There's two or three other considerations to think about when you're structuring your daily architecture like this. One of them is that flow states, especially our play states, with something that's really engaging and engrossing, where you're totally focused on it. Enable you to kind of break from the conscious focus on that problem. So, even something like taking a break for 45 minutes to play video games, often you can return back to the problem you were dealing with and, because you've been so engrossed in that, your conscious attention is completely focused on it. Your subconscious will be able to process all that information using creative incubation. You can return and have a new insight into whatever you're dealing with.
Another thing that can sort of supercharge, or be a powerful factor in improving the quality of your creative incubation, is to use meditation as a tool and to build that into the daily architecture, end the day with quality, let go, go to sleep, wake up, meditate, and then go to journaling on that process. Meditation is a force multiplier when you factor it into the process of creative incubation. We talked about meditation. We have a recent episode about it that's awesome, and if you haven't listened to it, I highly recommend checking it out. It gives you a very simple way to get started a framework, and talks a lot about the science behind why meditation is such a powerful tool. But meditation can be something that can exponentially increase the power and the ability of your daily architecture structured around the power of creative incubation.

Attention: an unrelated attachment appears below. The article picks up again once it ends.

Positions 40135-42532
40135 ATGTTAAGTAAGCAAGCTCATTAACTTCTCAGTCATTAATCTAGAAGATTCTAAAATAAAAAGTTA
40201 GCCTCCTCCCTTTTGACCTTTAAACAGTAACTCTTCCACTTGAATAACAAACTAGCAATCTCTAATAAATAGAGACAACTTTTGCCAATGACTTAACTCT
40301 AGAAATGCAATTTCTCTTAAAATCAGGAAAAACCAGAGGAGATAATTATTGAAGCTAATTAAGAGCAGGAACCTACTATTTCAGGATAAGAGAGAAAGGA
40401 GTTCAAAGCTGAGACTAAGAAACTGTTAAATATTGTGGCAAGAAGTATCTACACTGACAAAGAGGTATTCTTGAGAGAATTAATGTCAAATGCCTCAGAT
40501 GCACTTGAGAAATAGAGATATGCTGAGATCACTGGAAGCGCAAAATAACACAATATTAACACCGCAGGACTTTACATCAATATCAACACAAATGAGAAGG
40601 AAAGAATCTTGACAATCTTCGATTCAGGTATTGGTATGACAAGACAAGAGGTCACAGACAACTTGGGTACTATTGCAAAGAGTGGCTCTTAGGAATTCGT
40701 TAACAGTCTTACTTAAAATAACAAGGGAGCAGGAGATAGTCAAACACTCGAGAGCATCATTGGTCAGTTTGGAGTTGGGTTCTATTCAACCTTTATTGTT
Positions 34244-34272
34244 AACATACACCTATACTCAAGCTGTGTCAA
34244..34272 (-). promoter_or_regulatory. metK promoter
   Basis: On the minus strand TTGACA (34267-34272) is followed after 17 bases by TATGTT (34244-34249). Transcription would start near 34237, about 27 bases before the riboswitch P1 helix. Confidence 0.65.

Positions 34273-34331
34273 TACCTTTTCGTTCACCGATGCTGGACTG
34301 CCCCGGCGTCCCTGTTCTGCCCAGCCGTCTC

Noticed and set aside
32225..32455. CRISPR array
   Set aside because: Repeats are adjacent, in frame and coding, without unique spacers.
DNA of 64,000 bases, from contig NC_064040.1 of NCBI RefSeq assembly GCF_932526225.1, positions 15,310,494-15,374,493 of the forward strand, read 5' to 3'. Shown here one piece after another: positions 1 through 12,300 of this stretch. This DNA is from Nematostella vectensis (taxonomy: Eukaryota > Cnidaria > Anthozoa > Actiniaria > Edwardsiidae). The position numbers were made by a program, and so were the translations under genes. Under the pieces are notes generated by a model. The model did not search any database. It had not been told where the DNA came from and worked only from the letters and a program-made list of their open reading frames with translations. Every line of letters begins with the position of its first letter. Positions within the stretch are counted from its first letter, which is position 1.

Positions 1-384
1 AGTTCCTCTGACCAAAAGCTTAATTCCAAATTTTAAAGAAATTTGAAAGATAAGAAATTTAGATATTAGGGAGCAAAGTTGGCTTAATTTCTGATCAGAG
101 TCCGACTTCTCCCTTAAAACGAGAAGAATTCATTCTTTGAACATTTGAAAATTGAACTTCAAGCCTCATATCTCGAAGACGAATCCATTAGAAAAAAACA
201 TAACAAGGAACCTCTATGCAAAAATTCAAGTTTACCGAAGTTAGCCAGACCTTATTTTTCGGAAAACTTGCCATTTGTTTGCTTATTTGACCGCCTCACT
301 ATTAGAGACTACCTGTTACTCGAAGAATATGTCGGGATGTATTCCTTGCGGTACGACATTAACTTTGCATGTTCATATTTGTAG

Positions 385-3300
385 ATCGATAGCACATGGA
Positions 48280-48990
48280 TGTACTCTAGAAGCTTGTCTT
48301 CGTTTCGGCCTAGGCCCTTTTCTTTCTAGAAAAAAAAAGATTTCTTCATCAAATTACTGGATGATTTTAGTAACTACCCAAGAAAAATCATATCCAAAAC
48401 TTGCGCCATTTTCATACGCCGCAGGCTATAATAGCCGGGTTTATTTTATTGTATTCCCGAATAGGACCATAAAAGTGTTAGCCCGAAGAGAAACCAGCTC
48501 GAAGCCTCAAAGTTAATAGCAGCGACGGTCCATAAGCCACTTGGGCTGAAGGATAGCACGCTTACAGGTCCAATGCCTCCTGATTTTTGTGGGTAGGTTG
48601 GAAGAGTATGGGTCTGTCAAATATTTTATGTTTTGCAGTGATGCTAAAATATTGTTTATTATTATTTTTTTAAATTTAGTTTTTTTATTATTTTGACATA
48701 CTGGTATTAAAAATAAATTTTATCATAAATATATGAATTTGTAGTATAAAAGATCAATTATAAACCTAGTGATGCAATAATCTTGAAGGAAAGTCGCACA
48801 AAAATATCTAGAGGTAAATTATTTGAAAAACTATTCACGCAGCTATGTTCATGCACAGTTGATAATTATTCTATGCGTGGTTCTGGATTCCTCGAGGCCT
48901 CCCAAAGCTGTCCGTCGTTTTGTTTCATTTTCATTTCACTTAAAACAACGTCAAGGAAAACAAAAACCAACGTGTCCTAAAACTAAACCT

That pretty much sums up the topic of creative incubation and creativity. This daily architecture, or even just using mini-bursts, is something that you can apply in your daily life that can help you become much more effective and help you solve some of the biggest problems and challenges that you're dealing with. I really think you should give it a shot. Try it for a day or two. Try it with a specific problem or challenge. See if it works for you and let me know on Twitter or in the comments or send me an email, whatever you want to do. I'm really curious to see how creative incubation works for you.